Thanks Jerry, actaully during the swap, all my charging wiring was swaped to the EA harness, but I should have a look for these rouge fueses you speak of

 

This is so strange because I have really not done anything to the charging system since I installed the motor, I can't believe I've been able to put 600 miles on it without issues.....

 

One question/thought: In the research I've done, it seems the "charge indicator light" is somehow in the cirquit and is more important than just being an "idiot light" ? My connector is connected to the alternator but not to any dash light? Could this be a problem? Could it allow everything to work fine for a couple of 200 mile trips (to WCSS6 and back) but slowly cook the alternator?

 

garner

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i have bought "new" alternators that were in worse shape than the ones i was replacing.

several places tested morganms alt and told him it was fine. swaped in a junkyard alt, and it fixed all the problems.

sounds like an alt to me.

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k of

 

This is so strange because I have really not done anything to the charging system since I installed the motor, I can't believe I've been able to put 600 miles on it without issues.....

 

One question/thought: In the research I've done, it seems the "charge indicator light" is somehow in the cirquit and is more important than just being an "idiot light" ? My connector is connected to the alternator but not to any dash light? Could this be a problem? Could it allow everything to work fine for a couple of 200 mile trips (to WCSS6 and back) but slowly cook the alternator?

 

garner

 

Yes it is possible to slowly cook the alternator. When I make my trips down to Anchorage (375 miles) I've cooked 3 out of 4 alternators. Its weird, it will make it all the way down there, and then its after the car as cooled down, that the VR in the alt goes out. I still havent figured out what makes it do that. I can drive all day every day in the city, but as soon as I make a road trip, I blow an alt..

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Garner,

 

The large wire that is held on by a nut is the alternator's output wire. Not the field wire. This wire has to handle the large amount of current needed to supply the battery. It is tied to the positive battery connection and is always hot unless the battery is disconnected. Never get a ground connection near this lead.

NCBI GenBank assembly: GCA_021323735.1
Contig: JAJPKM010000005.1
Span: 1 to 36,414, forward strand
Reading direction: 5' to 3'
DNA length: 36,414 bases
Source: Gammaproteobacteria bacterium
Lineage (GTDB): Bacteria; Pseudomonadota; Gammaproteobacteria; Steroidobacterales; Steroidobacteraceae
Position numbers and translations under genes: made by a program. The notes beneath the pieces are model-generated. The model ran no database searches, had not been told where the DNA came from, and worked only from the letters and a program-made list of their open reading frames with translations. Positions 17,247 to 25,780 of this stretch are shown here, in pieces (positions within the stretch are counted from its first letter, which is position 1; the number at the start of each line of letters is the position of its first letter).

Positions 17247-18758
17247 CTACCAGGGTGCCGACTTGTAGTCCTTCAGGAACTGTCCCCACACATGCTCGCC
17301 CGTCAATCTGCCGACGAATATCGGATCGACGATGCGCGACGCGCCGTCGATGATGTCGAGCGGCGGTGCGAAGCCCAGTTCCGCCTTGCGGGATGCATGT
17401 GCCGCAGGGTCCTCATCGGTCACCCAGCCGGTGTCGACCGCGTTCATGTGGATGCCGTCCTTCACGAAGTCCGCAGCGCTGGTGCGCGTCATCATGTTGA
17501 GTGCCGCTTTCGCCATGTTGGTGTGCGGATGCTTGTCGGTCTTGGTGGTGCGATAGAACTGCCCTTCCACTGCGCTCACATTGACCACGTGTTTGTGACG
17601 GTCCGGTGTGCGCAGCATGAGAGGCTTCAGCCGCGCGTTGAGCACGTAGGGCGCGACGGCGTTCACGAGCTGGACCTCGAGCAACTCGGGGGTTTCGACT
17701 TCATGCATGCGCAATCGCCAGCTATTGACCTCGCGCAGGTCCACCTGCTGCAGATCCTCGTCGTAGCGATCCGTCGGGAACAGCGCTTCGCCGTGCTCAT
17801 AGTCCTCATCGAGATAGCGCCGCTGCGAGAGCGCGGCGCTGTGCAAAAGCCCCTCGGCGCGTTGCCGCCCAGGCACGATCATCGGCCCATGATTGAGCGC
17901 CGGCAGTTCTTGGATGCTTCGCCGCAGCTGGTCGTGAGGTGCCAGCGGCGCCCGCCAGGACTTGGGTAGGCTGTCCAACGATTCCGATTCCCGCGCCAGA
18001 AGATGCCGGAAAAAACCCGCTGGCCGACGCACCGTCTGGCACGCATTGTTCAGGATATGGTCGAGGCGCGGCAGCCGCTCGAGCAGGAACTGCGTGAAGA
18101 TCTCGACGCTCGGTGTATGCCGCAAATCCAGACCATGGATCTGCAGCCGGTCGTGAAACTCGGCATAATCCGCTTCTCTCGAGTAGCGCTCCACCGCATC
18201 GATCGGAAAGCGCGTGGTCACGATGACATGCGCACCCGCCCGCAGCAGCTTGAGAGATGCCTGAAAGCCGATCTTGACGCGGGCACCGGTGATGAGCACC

The field wire supplies voltage from the battery to excite the field windings which builds up a magnetic field that the rotor windings pass through and generate the power. The three phase AC voltage is rectified through the diodes and regulated to charge the battery. I think it is the light white color wire but not sure.

 

You are correct about the warning light. A lot of systems use this light in the field circuit. If the light is out, or has a bad connection in the path then the field will not work and and there is no output from the alternator. A good check for proper operation is when you turn the key to the 'run' position and check the warning lights. If the light turns on then things are working ok in the circuit because current is flowing and turning the light on.

 

The other small wire is for the regulator circuit.

 

Please check the voltages on these wires as I stated in my last post and let me know what the readings are. They all should be close to the battery voltage with the engine running.

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I don't remember the exact voltages last night but the current out of the alt and the field current in were nearly identical (within a couple of .01s) with the engine running and very close to battery voltage. This was with both the field lead and the warning lamp lead disconnected. I forgot to turn the headlights on high etc to generate a decent load.....

 

Should the field voltage fluctuate or be constant battery voltage?

 

With my wacky harness swapping action involved with my set-up, I have the charge light in the dash from the origional harness and the connector from the EA82T harness connected to the alt but the two are not connected, does that make sense? I need to make that connection just in case it is the source of my problem. I suppose I could also just rig up a warning light under the hood to make sure the field cirquit is complete...

 

I'll do some more head scratching and maybe a little less :drunk: and see if I can figure anything out tonight....

 

It sure seems like it has to be the ALT but I really don't want to go to the auto parts house to have it test ok again.

 

garner

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The field voltage should be constant bat volts. The field sets up just that, the magnetic lines of force in the alt that the windings cut through generating your three phase ac which is then rectified by the 4 diodes circuit in the alt to dc. No field no output from the alt, that's why you can't jump a sube with a completely dead bat.

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What kind of test are the auto shops doing, just testing the windings?

 

Just the put it on the machine kind of thing (out of car)

 

I don't really know how good and accurate these tests are...

 

garner

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Garner,

 

I assume the charging system was working, as it is, at some point in time. If you don't have the warning light in the circuit you may not need it, but it would be good to know when there is trouble with the system so you should get it connected.